Feasibility of an exercise intervention for fatigued breast cancer patients at a community-based cardiac rehabilitation program
Authors De Jesus S, Fitzgeorge L, Unsworth K, Massel D, Suskin N, Prapavessis H, Sanatani M
Received 20 July 2016
Accepted for publication 28 November 2016
Published 10 February 2017 Volume 2017:9 Pages 29—39
Checked for plagiarism Yes
Review by Single-blind
Peer reviewers approved by Dr Akshita Wason
Peer reviewer comments 5
Editor who approved publication: Dr Kenan Onel
Stefanie De Jesus,1 Lyndsay Fitzgeorge,2 Karen Unsworth,3 David Massel,4,5 Neville Suskin,4,5 Harry Prapavessis,1 Michael Sanatani6
1Department of Kinesiology, The University of Western Ontario, 2School of Health Sciences, Fanshawe College, 3Cardiac Rehabilitation & Secondary Prevention Program, St. Joseph’s Hospital, 4Division of Cardiology & Program of Experimental Medicine, Schulich School of Medicine and Dentistry, University of Western Ontario, 5Lawson Health Research Institute, 6Department of Medical Oncology, Schulich School of Medicine and Dentistry, University of Western Ontario, London, ON, Canada
Purpose: Exercise is beneficial to quality of life after cancer treatment, yet few cancer survivors meet exercise guidelines. Our study sought to determine the feasibility of an oncology rehabilitation exercise program embedded within a cardiac rehabilitation program.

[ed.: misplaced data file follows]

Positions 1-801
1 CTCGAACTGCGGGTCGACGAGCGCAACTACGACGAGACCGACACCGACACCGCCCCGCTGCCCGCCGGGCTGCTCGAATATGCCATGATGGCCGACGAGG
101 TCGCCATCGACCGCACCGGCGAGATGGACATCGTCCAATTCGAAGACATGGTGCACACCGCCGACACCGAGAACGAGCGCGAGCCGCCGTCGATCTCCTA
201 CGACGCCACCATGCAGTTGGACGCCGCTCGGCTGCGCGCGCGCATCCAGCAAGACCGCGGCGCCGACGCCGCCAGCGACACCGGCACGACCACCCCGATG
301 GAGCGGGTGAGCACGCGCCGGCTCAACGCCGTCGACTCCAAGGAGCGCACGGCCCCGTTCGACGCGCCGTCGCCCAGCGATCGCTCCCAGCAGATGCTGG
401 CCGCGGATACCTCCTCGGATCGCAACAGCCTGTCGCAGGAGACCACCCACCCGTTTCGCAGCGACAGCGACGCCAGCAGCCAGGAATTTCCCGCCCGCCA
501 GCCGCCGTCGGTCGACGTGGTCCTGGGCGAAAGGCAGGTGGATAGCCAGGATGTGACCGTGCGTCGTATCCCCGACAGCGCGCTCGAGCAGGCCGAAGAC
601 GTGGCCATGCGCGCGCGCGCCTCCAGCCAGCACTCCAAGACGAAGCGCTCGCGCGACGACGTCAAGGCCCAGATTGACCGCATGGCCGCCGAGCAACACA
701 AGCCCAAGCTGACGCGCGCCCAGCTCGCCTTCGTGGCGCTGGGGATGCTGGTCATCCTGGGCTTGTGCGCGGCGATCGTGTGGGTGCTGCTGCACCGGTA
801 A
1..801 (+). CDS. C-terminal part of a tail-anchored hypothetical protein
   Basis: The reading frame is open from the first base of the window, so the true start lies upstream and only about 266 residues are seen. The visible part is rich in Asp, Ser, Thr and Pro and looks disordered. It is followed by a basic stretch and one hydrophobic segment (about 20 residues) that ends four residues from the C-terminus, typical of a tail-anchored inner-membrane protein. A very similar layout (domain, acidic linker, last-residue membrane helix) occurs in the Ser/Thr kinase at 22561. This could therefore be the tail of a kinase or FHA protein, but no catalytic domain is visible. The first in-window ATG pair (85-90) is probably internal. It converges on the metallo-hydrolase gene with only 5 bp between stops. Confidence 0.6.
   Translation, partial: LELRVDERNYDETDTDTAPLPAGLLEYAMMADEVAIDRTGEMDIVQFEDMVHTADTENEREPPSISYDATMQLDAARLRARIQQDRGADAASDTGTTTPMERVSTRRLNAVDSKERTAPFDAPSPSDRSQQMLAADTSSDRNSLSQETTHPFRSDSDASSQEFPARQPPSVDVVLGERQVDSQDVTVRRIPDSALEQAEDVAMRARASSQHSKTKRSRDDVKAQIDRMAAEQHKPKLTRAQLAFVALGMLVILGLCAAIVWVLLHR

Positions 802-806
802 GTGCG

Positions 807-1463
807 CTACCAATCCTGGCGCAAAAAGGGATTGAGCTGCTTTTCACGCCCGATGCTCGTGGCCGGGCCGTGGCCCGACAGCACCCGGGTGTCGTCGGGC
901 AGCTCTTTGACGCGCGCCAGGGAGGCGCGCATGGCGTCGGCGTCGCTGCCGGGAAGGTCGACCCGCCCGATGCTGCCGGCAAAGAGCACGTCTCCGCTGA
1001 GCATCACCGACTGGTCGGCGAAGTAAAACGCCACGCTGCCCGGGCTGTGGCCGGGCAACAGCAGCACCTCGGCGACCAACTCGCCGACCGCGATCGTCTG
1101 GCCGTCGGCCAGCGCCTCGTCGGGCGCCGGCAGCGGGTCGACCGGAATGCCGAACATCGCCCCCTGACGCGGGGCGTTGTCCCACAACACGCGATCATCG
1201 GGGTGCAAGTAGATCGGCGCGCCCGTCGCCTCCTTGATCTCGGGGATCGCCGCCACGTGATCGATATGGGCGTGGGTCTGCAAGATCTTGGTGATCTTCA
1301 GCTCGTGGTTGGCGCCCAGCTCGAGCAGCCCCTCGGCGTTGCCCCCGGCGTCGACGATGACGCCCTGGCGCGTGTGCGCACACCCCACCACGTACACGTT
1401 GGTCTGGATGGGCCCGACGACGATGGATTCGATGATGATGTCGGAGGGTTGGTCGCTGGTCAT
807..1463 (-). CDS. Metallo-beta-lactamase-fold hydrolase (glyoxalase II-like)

Methods: Patients who rated their fatigue >4/10 after completion of adjuvant chemotherapy for breast cancer were screened for eligibility and the outcomes were assessed (Piper Fatigue Scale, Functional Assessment of Cancer Therapy-Breast [FACT-B], Edmonton Symptom Assessment System, body composition, stress test, and physical activity measurement [accelerometer]). Participants received individualized exercise prescription. Following the 16-week program, repeat assessment plus patient acceptance and satisfaction survey was completed. The primary end point was the composite of accrual rate >25%, program adherence >80%, and mean compliance with accelerometer use >80%.
Results: Twenty of 24 screened patients consented to the study and completed the baseline assessment. Adherence was 30.3%. Mean accelerometer use was 3.88/7 days (78%). Fatigue at baseline was rated at 4.82/10, and at 3.59 (p = 0.09) after the intervention. Overall well-being (FACT-B) score changed from 92.7 to 98.3 (p = 0.05). There were no significant changes in body composition (except for bone mineral content), aerobic exercise capacity, or activity patterns.
Conclusion: Although the primary outcome was not met, our study indicates that an oncology exercise rehabilitation program can be incorporated into an existing cardiac rehabilitation program. Based on feedback received, we propose that in order to achieve exercise goals, frequent, encouraging, and tailored feedback and group sessions to foster a sense of community may additionally be needed to strengthen adherence to a prescribed exercise program.
Keywords: breast cancer rehabilitation, fatigue, exercise, community setting
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